“The transmission of human life is a most serious role in which married people collaborate freely and responsibly with God the Creator. It has always been a source of great joy to them, even though it sometimes entails many difficulties and hardships.
“The fulfillment of this duty has always posed problems to the conscience of married people, but the recent course of human society and the concomitant changes have provoked new questions. The Church cannot ignore these questions, for they concern matters intimately connected with the life and happiness of human beings.
“But the most remarkable development of all is to be seen in man’s stupendous progress in the domination and rational organization of the forces of nature to the point that he is endeavoring to extend this control over every aspect of his own life—over his body, over his mind and emotions, over his social life, and even over the laws that regulate the transmission of life.“
Humanae Vitae, 1968 (emphasis added)
“The autonomous will really has no choice but to attack the body as well as the mind. For the body is the most obvious locus of the given, the most stubborn impediment to the power claimed by the will. “
-Douglas Farrow, Theological Negotiations, 2018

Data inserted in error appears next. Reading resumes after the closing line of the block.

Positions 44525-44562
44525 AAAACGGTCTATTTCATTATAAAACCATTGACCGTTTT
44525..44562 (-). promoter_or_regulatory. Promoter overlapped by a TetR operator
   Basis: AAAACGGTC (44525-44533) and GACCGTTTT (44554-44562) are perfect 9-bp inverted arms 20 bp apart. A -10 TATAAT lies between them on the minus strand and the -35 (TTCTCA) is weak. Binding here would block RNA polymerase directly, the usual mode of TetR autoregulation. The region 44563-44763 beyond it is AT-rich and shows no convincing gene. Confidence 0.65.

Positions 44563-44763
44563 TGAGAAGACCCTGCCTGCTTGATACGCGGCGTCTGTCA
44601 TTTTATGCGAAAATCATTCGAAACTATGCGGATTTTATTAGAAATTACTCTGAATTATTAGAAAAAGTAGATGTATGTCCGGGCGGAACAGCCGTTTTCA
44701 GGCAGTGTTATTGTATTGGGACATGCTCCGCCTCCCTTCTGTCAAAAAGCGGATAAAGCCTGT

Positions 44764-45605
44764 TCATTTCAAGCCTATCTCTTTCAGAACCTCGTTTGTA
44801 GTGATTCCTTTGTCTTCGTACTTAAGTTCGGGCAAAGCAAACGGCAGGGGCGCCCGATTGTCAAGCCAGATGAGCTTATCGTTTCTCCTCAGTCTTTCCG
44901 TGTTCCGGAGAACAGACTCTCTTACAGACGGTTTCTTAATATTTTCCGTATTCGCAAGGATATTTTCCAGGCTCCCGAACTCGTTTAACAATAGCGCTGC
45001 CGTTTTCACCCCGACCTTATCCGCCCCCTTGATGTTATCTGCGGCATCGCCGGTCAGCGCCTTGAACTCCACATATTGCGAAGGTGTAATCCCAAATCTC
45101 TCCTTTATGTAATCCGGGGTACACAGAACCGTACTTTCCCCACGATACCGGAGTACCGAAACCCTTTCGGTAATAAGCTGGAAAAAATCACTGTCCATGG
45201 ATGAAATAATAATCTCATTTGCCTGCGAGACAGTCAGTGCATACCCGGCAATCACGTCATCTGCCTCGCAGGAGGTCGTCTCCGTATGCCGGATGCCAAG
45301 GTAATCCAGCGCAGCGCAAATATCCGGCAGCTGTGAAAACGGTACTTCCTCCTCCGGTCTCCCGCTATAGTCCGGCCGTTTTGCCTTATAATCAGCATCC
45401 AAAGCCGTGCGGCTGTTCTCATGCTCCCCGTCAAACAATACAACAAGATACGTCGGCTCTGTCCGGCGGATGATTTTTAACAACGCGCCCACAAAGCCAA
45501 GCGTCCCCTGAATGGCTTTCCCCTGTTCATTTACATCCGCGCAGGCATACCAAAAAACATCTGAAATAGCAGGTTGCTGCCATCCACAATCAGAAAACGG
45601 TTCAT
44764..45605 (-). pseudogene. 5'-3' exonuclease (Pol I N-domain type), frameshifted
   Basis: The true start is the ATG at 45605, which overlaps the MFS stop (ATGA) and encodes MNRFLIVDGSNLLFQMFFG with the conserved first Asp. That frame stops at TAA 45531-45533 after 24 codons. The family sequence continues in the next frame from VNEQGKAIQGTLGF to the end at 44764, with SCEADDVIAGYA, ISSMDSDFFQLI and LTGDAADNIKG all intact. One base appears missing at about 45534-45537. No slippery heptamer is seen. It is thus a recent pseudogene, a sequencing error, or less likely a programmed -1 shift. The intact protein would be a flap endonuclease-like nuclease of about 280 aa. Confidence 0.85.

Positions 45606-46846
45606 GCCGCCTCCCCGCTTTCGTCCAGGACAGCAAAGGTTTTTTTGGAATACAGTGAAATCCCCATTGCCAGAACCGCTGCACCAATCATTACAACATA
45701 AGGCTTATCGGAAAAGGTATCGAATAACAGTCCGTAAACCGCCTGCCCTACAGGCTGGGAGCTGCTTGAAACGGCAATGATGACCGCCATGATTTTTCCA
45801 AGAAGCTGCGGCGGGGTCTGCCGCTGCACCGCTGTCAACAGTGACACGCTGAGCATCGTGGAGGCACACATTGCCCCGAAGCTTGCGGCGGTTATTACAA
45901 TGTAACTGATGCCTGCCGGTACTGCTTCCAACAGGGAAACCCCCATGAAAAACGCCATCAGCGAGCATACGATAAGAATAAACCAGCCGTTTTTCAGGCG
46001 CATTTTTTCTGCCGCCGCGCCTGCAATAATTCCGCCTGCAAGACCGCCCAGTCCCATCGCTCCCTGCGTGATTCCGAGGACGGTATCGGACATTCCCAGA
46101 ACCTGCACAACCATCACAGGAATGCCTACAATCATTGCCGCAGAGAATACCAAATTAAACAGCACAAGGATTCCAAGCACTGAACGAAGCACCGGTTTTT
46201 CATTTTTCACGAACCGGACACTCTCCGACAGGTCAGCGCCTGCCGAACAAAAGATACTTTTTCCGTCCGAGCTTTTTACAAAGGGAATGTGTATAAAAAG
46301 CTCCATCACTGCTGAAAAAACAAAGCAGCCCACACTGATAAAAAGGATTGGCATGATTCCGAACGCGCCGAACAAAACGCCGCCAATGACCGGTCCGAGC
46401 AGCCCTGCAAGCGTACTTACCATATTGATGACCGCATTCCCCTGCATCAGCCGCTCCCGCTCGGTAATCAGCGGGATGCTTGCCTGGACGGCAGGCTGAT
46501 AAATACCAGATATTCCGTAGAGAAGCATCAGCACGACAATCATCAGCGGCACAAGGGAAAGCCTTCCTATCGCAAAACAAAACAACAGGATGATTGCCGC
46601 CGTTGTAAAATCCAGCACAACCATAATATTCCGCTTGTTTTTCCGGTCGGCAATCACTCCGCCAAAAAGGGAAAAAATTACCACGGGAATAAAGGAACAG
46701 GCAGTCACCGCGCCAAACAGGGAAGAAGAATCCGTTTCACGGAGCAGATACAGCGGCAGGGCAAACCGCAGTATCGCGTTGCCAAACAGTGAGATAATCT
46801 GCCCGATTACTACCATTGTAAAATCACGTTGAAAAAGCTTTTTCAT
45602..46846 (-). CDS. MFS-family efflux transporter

“To this the spectre no reply did frame,
But answer’d to the cause for which he came,
And, groaning from the bottom of his breast,
This warning in these mournful words express’d:
‘O goddess-born! escape, by timely flight,
The flames and horrors of this fatal night.
The foes already have possess’d the wall;
Troy nods from high, and totters to her fall.
Enough is paid to Priam’s royal name,
More than enough to duty and to fame.
If by a mortal hand my father’s throne
Could be defended, ’twas by mine alone.
Now Troy to thee commends her future state,
And gives her gods companions of thy fate:
From their assistance walls expect,
Which, wand’ring long, at last thou shalt erect.’
He said, and brought me, from their blest abodes,
The venerable statues of the gods,
With ancient Vesta from the sacred choir,
The wreaths and relics of th’ immortal fire.
Virgil, The Aeneid, Book 2
“I think there can be no doubt what lies in the future for Rome. When a state has warded off many serious threats, and has come to attain undisputed supremacy and sovereignty, it is easy to see that, after a long period of settled prosperity, lifestyles become more extravagant, and rivalry over political positions and other such projects becomes fiercer than it should be. If these processes continue for very long, society will change for the worse. The causes of the deterioration will be lust for power combined with contempt for political obscurity, and personal ostentation and extravagance. It will be called a democratic revolution, however, because the time will come when the people will feel abused by some politicians’ self-seeking ambition, and will have been flattered into vain hopes by others’ lust for power. Under these circumstances, all their decisions will be motivated by anger and passion, and they will no longer be content to be subject or even equal to those in power. When this happens, the new constitution will be described in the most attractive terms, as ‘freedom’ and ‘democracy,’ but in fact it will be the worst of all constitutions, mob-rule.”
Polybius, “The Histories” (Book 6), c.250 BC